By Courtney Trenwith
Just 12 of 72 government and privately-owned hospitals operating in the province have official approval - report
Less than 20 percent of hospitals and medical facilities in Saudi Arabia’s Eastern Province are accredited to practice medicine, according to Saudi Central Board for Accreditation of Healthcare Institutions (SCBAHI) data revealed by local media.
Only 12 of the 72 government and privately-owned hospitals operating in the province had official approval, according to SCBAHI.
The revelation comes as the kingdom battles accusations it is not properly handling the Middle East Respiratory Syndrome (MERS).
The World Health Organization (WHO) last month blamed poor infection control measures for a spike in MERS cases in April and May last year, including an outbreak that forced the shutdown of the emergency department at a hospital in Jeddah – which is within the Eastern Province.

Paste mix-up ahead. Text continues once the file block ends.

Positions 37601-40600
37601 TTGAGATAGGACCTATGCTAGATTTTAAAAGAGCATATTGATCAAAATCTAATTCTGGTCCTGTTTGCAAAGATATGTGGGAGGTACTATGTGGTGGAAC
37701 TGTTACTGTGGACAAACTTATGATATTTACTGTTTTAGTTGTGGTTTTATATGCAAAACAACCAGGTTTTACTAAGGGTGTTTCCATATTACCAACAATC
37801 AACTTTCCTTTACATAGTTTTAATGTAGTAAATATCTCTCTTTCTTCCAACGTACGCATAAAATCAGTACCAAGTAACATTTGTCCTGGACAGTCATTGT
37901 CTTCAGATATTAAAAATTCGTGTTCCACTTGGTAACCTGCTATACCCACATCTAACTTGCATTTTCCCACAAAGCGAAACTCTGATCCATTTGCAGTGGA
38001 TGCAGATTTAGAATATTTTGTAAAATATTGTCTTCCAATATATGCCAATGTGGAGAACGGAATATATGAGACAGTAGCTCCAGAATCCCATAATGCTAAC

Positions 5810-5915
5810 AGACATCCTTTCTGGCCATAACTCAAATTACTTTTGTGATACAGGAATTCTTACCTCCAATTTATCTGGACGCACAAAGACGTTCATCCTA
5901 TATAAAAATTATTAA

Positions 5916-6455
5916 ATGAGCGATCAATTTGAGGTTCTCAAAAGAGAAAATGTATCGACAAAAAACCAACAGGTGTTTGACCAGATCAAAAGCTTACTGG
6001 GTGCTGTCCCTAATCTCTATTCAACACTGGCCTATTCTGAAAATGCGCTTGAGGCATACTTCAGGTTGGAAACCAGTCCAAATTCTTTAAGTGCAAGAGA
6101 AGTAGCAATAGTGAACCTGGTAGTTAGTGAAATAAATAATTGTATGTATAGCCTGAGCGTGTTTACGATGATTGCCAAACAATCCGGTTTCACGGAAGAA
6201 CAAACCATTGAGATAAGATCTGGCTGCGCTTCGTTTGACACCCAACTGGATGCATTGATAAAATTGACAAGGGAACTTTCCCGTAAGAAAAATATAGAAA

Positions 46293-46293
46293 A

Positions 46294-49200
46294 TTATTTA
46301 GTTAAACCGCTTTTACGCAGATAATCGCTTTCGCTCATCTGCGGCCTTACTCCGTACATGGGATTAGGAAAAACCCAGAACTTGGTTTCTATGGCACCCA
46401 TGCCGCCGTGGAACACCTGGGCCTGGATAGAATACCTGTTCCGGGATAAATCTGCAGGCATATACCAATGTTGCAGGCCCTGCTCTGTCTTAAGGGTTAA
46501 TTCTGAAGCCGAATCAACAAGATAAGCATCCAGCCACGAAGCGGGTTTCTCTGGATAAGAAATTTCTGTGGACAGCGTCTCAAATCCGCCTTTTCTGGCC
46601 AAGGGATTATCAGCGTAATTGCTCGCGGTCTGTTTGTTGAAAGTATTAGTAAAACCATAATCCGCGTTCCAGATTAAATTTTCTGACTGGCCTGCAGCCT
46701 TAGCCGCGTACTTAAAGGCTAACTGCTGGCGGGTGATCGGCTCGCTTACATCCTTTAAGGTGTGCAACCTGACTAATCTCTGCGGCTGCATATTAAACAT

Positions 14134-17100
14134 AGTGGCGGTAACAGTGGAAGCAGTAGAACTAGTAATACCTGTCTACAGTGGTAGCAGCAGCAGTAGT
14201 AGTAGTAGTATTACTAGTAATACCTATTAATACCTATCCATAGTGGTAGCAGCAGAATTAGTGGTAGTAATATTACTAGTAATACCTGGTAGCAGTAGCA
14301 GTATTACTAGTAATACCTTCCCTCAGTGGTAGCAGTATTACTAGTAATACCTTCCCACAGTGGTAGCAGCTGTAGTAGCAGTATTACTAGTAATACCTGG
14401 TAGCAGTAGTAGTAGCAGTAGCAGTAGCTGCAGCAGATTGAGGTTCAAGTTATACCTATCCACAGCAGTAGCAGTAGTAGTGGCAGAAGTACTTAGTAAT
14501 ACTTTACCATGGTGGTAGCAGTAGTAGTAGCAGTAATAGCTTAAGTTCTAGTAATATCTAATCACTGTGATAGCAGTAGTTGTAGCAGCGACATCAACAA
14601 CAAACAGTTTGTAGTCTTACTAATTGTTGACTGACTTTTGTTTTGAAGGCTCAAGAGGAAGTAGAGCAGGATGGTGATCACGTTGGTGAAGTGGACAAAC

A hospital in Riyadh also was temporarily shut down in February for ignoring MERS guidelines.
Health Ministry spokesman Khaled Mirghalani reportedly said the hospital had ignored several warnings to strictly follow the ministry’s guidelines.
“We cannot compromise with the health of the people,” he was quoted as saying.
There have been at least 1,026 recorded infections and 376 deaths since the virus was detected in Saudi Arabia in 2012, according to UN figures.
There is a big difference between accreditation and licensure.
No healthcare facility over the Kingdom of Saudi Arabia is allowed to operate without being licensed by MOH.
CBAHI is the national accreditation body (same like sister international accreditation bodies JCI, AC, ACHSI, etc..). Accreditation is a process of assessing the licensed healthcare organizations against standards of quality practices and patient safety.
So All the operating hospitals in the EP are licensed and the list of CBAHI's accredited healthcare organisations over the kingdom is published on CBAHI website.